Let It Rain


I’m writing these words while the rain falls in buckets outside. For me, rain and music go hand in hand. Songs like Have You Ever Seen the Rain, or Dylan’s Buckets of Rain—one of the most poignant love songs ever written, come to mind… or even the more esoteric Box of Rain, by the Dead—someone told me many years ago the song is about heroin.

It’s been a rainy season and a half, so far—from Texas to Jakarta, climate change has been showing its colors. Last Thursday I was supposed to be on a call to West Texas, but they’d had no power since Monday—I was tempted to tell them last time I saw that was in Mozambique. You don’t think of the US as a vulnerable country, where a large part of a state as rich as Texas can be without electricity or water for days, but the evidence is there.

In this particular case, was it policy, climate change, or infrastructure? Apparently, you can blame all three—different actors have taken their pick. Undoubtedly, snowstorms in Texas are well outside the definition of normal weather patterns—they fall into the ‘extreme event’ category—such events are typical of climate change. Texas is so confident in its energy self-sufficiency that it doesn’t link to the US national electricity grid—this is an obvious policy failure—when the Texas system collapsed, there was no external supply.

The collapse was linked to a single and obvious fact—below 32oF, water freezes. This affected the cooling systems of energy plants, including nuclear—Texas has two of those. Although the bulk of the Texas outages were due to freezing of natural gas pipelines, the conservative media had a field day blaming renewable sources like wind and solar. If the double-peach orang-u-tan still had a license to tweet, there would have been a host of fake news typos on the topic. As it is, there’s enough crap going around, like this quote from a Colorado Republican congresswoman.

We have Joe Biden who is nice and warm in his fossil-fueled White House singing kumbaya with his environmental extremists while Americans are freezing to death.

A recent article in the New York Times analyzes the renewables question—turns out wind power only meets seven percent of the Texas energy requirement—hardly a critical factor, but the debate has grown to a new level of hysteria as climate change skeptics rage about wind turbine blades freezing—oblivious to the irony that they’re only freezing because of climate change.

Meanwhile, Jakarta holds the dubious record of being the world’s fastest sinking city, around four inches per year. In north Jakarta, the ground is estimated to have sunk about eight feet in the last ten years, making any building one story shorter.

The monsoon rains have visited upon Jakarta a flood of epic proportions.

The times seem a little biblical at present, featuring a succession of plagues—and there’s no indication these are one-off events. Climate change is here for the foreseeable future and may well bring with it a bunch of new surprises, known as indirect effects. One example is an increase in disease because particular temperatures favor certain pathogens.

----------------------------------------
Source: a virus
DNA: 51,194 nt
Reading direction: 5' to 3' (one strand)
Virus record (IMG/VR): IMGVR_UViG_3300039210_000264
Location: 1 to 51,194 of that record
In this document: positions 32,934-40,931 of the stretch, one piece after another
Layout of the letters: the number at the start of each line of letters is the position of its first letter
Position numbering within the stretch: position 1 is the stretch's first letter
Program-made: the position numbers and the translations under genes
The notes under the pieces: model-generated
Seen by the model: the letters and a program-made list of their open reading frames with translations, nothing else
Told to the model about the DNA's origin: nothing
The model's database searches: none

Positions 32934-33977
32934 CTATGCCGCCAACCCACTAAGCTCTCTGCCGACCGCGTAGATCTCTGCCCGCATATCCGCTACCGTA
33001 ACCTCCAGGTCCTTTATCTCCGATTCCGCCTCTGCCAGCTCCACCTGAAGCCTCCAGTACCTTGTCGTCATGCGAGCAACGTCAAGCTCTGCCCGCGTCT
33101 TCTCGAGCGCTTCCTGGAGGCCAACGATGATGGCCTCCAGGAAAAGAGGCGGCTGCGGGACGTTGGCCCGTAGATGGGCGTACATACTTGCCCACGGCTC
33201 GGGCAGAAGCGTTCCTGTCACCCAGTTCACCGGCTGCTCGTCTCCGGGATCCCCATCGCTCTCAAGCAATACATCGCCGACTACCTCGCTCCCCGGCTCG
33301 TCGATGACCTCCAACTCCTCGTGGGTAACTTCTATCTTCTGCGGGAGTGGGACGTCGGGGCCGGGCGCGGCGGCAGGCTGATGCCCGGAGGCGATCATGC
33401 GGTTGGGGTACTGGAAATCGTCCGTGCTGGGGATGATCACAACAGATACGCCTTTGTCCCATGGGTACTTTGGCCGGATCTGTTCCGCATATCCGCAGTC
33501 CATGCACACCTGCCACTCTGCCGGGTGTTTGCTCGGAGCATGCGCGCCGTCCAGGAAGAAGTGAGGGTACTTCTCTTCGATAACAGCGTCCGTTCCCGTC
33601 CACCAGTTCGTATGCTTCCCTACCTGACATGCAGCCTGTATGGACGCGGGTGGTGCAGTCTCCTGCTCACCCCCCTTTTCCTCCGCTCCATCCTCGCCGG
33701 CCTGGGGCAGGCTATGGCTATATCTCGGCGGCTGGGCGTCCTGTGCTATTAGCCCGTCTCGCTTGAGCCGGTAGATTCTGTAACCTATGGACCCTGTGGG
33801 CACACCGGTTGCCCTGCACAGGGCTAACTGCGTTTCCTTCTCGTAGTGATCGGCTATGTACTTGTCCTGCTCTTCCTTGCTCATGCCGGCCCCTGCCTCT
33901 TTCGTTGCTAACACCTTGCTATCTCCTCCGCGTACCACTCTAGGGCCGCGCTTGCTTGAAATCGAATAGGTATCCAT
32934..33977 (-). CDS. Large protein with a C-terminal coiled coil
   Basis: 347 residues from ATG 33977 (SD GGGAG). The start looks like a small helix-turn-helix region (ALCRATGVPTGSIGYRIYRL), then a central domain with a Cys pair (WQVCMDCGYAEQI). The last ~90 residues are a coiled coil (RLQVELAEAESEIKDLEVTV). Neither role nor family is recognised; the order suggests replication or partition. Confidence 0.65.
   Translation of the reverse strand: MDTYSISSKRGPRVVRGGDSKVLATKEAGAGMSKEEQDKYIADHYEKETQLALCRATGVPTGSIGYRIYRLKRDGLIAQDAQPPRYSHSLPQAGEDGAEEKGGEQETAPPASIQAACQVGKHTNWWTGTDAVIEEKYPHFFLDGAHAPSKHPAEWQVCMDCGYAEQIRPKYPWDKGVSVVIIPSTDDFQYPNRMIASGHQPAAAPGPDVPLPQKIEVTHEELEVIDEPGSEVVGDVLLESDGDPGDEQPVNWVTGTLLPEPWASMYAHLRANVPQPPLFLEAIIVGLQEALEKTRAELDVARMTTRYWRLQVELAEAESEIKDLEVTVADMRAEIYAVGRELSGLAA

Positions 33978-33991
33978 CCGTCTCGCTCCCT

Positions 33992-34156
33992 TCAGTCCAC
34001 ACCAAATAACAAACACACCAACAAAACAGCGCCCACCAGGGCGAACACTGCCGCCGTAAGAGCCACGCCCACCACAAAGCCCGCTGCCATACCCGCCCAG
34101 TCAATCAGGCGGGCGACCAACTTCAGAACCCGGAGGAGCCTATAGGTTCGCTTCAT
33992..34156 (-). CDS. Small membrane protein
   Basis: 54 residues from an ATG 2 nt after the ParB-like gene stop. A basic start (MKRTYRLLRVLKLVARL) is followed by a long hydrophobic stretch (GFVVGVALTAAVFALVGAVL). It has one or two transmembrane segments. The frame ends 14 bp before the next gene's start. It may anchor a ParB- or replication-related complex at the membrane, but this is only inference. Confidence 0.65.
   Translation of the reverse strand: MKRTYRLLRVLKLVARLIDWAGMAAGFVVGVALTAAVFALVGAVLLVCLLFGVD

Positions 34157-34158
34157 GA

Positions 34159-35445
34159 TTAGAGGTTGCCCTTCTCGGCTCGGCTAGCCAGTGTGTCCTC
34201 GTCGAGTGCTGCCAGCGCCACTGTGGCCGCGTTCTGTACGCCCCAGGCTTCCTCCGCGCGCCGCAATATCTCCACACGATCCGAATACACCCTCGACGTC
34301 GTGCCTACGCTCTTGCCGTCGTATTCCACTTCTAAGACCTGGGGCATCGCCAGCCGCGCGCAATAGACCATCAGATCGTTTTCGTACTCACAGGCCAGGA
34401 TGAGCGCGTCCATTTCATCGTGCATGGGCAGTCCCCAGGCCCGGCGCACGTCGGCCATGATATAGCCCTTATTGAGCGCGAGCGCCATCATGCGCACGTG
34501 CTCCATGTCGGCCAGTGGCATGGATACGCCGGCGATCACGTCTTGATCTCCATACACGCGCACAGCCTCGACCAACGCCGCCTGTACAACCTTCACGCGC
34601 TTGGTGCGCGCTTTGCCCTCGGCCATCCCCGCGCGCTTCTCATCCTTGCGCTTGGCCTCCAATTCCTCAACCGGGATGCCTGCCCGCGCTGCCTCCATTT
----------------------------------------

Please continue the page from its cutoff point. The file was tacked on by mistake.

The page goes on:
As for the COVID plague, in most European countries, and in the States, there is a clear downward trend, and there’s hope that vaccination will shut the virus down for good. So at least there’s a few things to smile about.

And as usual, fact can be stranger than fiction. A thirty-year old man in the UK was this week offered a priority vaccine when his BMI was flagged at twenty-eight thousand. Turns out his height had been registered not as six feet two inches but as 6.2 cm.

A back-calculation puts his real weight at 238 lb, give or take, so he’s on the lower end of the ‘obese’ category, but you’d have thought the guys who write the algorithms might idiot-proof them.

The NIH BMI calculator is certainly deficient in this respect—it allowed me to determine the BMI for a human who is 6 cm tall, and one of average height weighing only one kilogram.

I propose that the code geeks add what I will now call the Wibaux Humpty Dumpty test. When you input a person’s height, the app calculates what that person would weigh if he or she were a perfect sphere.

Humans are roughly the same density as water, i.e. 1 g/cm3, although some are considerably denser in the brain area. In order to apply the WHD law, we need to determine the volume of our spherical human, and that will be the weight in grams—for an average balloon person, that is around 2.5 metric tons, rather more than an automobile.

The BMI for the rotund one will be slightly under one thousand, a pretty exceptional upper limit. It would certainly have saved the embarrassment of the doctor’s explanatory phone call.

Before the doctor’s call, the thirty-year-old man called his mom to tell her he was being vaxed due to obesity. Her reply is pure poetry.

‘Well, perhaps this is the wake-up call you need…’

The India Road, Atmos Fear, Clear Eyes, and Folk Tales For Future Dreamers. QR links for smartphones and tablets.

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